Throughout the history of lithium battery development, a great deal of research and development work has focused on the improvement of cathode, anode and electrolyte. While the diaphragm is often considered a passive battery component, it also plays a key role in determining the cost, reversibility, power density and overall safety of Li-ion batteries. New generation LIB diaphragms should be able to significantly improve battery performance compared to conventional diaphragms (microporous polyolefin membranes), while being easy to prepare, low cost, and able to easily tune physicochemical properties.
Figure 1. Sketch of porous septa prepared using the monomer 1,4-butanediol diacrylate (BDDA) and the porogenic agent ethylene carbonate (EC). UV polymerization caused microphase separation to obtain porous membranes, which were used in electrochemical cells.
In the ideal PIPS process, the initial homogeneous solution of monomer and porogenic agent undergoes sub-stable phase separation as the monomer is converted to a polymer, reducing its miscibility with the porogenic agent. Since this diaphragm fabrication concept utilizes EC as the porogenic agent and electrolyte component in the assembled electrochemical cell, the key point is whether EC is involved in the polymerization reaction that immobilizes and/or changes its properties.The IR spectra of the precursor solution and polymeric material during the PIPS process are shown in Figure 2a. The spectra were normalized to the intensity of the carbonyl stretching mode of the acrylate group around 1720-1730 cm-1 and the relative changes of the other chemical functional groups and components were observed. The C=C stretching modes of BDDA present in the precursor solution (BDDA/EC) at 1615 cm-1 and 1645 cm-1 disappeared completely after photopolymerization, while the other peaks in the fingerprint region of the spectrum remained at the same wave number, indicating that only the conversion of the acrylate double bond took place. The conversion fraction of the double bonds was not quantified, but the mechanical strength of the obtained solid films was optimized to be insoluble in organic solvents, which indicates the formation of networks. As can be seen in Figure 2b, the high strength stretching pattern of the C=O carbonyl bonds in EC before and after polymerization did not change. These peaks at 1775 cm-1 and 1805 cm-1 are split by Fermi resonance, which is caused by the short-range ordering of the strong carbonyl dipoles. These characteristic peaks remain constant throughout the polymer synthesis, indicating that EC is inert and unreactive throughout the PIPS process. The carbonyl stretching peaks were predicted to merge into a single peak at 1740 cm-1 if the EC underwent a ring-opening polymerization reaction, but this was not actually observed. After washing with acetone, the carbonyl stretching peak of EC disappeared completely, proving that EC did not enter or become immobilized in the chemical structure of the polymer. Therefore, EC is a suitable porogenic agent.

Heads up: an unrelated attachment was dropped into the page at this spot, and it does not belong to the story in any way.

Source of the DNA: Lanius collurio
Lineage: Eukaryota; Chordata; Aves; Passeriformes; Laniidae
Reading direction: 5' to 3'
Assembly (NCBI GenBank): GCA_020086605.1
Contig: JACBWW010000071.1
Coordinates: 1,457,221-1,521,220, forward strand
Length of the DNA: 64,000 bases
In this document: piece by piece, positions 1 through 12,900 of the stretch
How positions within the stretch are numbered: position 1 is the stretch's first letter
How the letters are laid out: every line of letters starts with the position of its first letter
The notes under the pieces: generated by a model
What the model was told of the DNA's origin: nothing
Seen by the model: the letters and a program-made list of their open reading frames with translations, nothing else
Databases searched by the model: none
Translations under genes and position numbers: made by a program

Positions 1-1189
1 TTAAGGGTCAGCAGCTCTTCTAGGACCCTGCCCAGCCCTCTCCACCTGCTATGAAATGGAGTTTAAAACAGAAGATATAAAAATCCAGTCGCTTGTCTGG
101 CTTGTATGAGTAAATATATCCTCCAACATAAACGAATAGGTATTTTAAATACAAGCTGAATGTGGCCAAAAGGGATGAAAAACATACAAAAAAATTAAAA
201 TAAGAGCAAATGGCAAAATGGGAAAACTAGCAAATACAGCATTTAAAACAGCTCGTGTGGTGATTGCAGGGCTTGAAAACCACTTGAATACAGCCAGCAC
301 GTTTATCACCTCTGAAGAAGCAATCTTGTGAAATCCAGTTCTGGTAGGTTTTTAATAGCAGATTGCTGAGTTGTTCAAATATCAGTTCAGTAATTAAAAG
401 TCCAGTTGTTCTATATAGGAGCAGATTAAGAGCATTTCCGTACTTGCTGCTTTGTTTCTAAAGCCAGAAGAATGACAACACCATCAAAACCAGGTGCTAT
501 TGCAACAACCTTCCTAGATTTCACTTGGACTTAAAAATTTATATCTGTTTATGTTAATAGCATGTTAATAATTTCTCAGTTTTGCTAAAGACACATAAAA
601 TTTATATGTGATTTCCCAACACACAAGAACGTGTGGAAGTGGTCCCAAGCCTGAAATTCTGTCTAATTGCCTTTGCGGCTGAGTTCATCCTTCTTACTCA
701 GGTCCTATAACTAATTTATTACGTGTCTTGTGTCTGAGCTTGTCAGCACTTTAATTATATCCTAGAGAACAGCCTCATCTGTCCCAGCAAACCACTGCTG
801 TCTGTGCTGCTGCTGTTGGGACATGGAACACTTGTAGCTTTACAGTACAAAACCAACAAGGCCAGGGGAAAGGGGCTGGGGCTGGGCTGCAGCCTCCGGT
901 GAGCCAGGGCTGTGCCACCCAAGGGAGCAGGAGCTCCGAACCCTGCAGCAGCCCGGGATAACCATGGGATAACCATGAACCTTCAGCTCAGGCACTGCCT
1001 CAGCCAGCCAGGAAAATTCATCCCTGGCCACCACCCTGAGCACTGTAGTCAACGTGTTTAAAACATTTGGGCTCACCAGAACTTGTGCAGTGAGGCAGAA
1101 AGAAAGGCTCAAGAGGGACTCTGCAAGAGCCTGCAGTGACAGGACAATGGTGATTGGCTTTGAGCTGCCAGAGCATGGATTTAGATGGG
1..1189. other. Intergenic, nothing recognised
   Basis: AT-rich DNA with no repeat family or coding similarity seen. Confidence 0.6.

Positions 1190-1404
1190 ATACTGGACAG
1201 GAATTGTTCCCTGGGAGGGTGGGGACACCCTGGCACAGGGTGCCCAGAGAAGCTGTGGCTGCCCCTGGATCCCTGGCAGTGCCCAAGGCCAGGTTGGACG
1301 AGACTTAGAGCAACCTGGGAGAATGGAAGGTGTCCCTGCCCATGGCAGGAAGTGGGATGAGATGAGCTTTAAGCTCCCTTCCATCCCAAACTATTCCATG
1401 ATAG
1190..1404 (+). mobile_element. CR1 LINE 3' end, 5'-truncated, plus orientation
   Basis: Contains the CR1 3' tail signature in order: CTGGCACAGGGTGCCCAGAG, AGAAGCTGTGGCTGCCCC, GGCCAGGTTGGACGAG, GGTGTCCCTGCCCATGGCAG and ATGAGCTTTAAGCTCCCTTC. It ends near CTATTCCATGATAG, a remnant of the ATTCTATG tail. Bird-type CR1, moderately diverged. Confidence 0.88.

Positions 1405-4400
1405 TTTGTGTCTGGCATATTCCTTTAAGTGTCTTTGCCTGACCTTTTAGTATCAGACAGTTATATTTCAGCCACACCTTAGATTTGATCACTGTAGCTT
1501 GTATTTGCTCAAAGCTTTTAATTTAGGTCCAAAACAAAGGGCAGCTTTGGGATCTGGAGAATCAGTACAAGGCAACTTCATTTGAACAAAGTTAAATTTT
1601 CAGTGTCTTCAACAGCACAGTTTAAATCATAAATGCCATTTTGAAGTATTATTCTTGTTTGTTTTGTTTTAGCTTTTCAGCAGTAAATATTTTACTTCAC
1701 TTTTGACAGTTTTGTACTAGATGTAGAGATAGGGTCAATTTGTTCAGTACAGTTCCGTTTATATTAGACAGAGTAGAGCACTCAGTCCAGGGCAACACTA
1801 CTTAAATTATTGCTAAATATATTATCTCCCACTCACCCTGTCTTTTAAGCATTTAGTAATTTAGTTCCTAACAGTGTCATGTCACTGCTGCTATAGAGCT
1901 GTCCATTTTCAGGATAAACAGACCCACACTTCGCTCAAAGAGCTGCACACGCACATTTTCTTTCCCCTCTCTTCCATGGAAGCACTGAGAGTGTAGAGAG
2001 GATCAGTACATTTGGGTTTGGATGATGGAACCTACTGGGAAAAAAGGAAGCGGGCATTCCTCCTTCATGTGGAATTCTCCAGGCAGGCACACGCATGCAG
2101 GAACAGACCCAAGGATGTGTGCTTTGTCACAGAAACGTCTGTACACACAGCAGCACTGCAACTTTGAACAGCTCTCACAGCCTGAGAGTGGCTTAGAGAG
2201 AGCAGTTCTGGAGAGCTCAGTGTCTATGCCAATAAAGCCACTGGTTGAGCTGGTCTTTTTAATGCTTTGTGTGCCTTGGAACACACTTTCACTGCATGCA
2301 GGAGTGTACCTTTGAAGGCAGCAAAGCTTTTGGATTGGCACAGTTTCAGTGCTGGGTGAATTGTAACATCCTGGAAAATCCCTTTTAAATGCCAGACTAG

Figure 2. FTIR-ATR spectra normalized to the monomeric carbonyl peak at 1720 cm-1, shown as (a) offset full spectrum and (b) overlapping spectra in the critical range, illustrating the aggregation of BDDA and subsequent removal of EC.